One Blog |September 6, 2013 | POS Tracking Software

Retail Wars - At The Point of Sale - Part 1

Mark Fullerton

My desk is a mess — it is covered with three days’ worth of the Wall Street Journal, copies of Beverage World and Shopper Marketing magazines and charts, graphs and articles printed off of multiple beverage and CPG websites.

My computer screen has multiple tabs open to the websites of Beer Business Daily (BBD), Consumer Goods Technology (CGT) and even the Huffington Post. Heck, I’ve got at least three white-paper printouts from places such as Pitney Bowes, A.T. Kearney and the Grocery Manufacturers Association cluttering my desk.

Yes, I have “information overload” strewn all over my desk, and computer screen while I’m typing this blog entry. What a multi-tasker!

Well it may look like a mess, but I call it organized chaos. Here’s how it came about.

The Future of Big Beer Brands

I recently saw a headline on the home page of BBD that posed the question (or perhaps even made the statement) “Are Big Beer Brands Dying?” I found BBD’s editor, Harry Schuhmacher’s 2011 article in the on-line version of The New Brewer via a quick Google search. Of course there were another 15 million “results” that Google turned up. Then I found among them the August 15, 2013, Huffington Post link that read Craft Beer Output Could Eclipse Anheuser-Busch & MillerCoors. . .” well, I had to click on it.

Here’s part of what Huff Post had to say on the subject:

  • “Sales of craft beer have grown tremendously over the past five years, while sales of beer made by major brewing conglomerates Anheuser-Busch and MillerCoors stayed flat or fell. Recently-released data on the craft beer industry (← link) show that 2012 was an even better year for craft brewers than 2011, 2010 or 2009, all of which were strong. Last year, sales of craft beer grew 15 percent by volume, to 13,235,917 barrels, and 17 percent by value, to $10.2 billion.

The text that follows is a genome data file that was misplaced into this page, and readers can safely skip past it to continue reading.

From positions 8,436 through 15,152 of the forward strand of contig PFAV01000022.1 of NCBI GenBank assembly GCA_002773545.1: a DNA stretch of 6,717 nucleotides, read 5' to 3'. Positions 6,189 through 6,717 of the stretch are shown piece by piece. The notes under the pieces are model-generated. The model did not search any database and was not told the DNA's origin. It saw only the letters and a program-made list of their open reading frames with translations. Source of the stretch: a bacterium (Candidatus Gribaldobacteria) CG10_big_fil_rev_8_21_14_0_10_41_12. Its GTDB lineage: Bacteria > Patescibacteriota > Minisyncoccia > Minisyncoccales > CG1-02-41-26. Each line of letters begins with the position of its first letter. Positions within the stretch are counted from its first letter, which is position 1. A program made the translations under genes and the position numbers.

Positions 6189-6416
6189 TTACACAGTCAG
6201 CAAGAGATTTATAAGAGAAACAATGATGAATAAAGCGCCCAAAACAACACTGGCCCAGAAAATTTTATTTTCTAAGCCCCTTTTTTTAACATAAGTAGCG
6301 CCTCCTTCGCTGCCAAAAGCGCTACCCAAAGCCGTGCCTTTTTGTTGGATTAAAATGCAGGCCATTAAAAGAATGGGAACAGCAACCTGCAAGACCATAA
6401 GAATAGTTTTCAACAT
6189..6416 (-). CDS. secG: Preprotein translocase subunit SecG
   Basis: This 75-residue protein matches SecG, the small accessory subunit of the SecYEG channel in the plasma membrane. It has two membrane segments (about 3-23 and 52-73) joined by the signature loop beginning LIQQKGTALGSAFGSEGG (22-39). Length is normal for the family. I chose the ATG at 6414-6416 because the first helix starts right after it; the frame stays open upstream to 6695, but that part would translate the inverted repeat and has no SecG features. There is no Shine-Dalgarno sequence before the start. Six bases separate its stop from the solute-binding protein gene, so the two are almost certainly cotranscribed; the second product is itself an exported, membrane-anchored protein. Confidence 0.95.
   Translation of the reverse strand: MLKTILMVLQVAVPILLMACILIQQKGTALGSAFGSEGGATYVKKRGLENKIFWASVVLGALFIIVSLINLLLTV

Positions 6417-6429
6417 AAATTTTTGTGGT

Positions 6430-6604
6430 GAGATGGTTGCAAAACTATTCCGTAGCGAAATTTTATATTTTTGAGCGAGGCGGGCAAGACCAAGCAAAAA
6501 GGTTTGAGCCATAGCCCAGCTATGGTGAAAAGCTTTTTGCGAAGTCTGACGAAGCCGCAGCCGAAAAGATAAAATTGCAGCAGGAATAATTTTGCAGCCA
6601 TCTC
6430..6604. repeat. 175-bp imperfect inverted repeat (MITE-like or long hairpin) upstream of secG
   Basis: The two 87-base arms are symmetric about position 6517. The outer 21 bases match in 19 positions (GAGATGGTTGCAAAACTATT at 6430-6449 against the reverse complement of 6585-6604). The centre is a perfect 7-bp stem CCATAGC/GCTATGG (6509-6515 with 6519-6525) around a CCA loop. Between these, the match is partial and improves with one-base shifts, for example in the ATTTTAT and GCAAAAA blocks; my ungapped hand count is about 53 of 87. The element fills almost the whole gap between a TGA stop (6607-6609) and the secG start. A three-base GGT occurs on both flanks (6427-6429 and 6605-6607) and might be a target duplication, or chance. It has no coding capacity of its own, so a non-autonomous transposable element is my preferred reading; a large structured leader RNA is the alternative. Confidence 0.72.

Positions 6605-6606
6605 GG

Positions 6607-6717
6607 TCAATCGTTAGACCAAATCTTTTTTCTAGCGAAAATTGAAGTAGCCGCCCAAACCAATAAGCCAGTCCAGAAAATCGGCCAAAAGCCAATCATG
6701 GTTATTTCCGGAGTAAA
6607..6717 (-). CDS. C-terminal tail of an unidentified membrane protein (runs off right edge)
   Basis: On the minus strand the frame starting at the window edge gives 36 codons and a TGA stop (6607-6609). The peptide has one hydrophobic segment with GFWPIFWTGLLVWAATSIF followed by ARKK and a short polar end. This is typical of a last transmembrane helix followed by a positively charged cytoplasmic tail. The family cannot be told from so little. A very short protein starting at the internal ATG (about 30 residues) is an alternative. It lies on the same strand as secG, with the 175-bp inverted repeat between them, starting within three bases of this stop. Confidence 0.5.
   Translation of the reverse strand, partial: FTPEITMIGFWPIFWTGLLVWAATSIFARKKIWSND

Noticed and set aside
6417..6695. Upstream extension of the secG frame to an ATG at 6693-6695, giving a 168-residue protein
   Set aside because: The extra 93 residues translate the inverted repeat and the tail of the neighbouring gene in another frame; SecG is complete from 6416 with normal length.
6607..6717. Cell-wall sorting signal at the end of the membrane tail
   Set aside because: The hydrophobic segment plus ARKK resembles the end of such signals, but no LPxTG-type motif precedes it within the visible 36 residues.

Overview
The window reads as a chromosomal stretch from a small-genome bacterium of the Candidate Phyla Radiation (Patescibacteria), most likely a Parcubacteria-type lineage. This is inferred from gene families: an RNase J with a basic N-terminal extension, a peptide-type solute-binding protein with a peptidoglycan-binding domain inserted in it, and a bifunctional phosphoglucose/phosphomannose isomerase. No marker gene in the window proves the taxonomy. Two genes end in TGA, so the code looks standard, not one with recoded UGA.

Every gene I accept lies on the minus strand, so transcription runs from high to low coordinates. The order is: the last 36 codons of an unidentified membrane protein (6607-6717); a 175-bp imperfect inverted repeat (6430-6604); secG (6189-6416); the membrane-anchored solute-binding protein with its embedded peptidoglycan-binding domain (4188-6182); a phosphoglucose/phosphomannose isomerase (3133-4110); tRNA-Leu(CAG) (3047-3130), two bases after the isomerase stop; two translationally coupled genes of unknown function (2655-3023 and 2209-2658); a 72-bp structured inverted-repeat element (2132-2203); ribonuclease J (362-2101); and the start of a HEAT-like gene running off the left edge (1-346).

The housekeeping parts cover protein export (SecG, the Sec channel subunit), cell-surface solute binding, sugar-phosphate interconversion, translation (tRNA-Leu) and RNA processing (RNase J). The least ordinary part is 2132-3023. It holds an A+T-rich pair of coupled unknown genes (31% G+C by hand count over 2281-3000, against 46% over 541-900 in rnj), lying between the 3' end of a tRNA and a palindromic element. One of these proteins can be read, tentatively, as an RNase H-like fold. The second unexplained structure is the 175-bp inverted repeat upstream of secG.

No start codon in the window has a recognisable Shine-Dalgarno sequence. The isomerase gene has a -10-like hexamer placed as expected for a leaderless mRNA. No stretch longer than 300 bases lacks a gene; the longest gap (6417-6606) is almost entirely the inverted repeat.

• Craft beer is still a relatively small part of the industry. Yet last year's annual reports for Anheuser-Busch and MillerCoors show that these two companies sold 6 percent less beer, by volume, in 2012 than they did in 2009. Basic geometry tells us that, if these trends continue, craft beer and the big two are on a collision course. At some point soon, in other words, craft brewers could produce more beer than the Big Two.”

What’s Does the Future Hold?

The article does suggest that it will likely be several decades before craft outpaces “the big two,” but the point is well-taken, the market for beverage alcohol, in this specific example — beer — is changing. The tide is turning, apparently, away from Big Beer Brands to Crafts with names like Abita, Alaska, Dogfish Head, Lagunitas, Saranac and Magic Hat.

I wouldn’t count the Big Beer Brands out yet, but it is clear that both camps are vying for many of the same retail customers — and this means the battle-field for the war will be “in the store”, “at-retail”, or “at the point-of-sale”.

We’ve gone over why the battle for buyers will be fought (and won or lost) at-retail in previous blogs - Things like channel explosion, DVR penetration and more frequent and shorter shopping trips.

So what can be done by both the Big Brands and the Little Brands to convert shoppers into buyers?

Go to Retail Wars - Big Beer vs. Craft Beer - Part 2 of this blog where we’ll discuss how brands can succeed (or fail) at the point of sale.

But to learn more about how OnTrak can help improve your point-of-sale marketing efforts, click this button:

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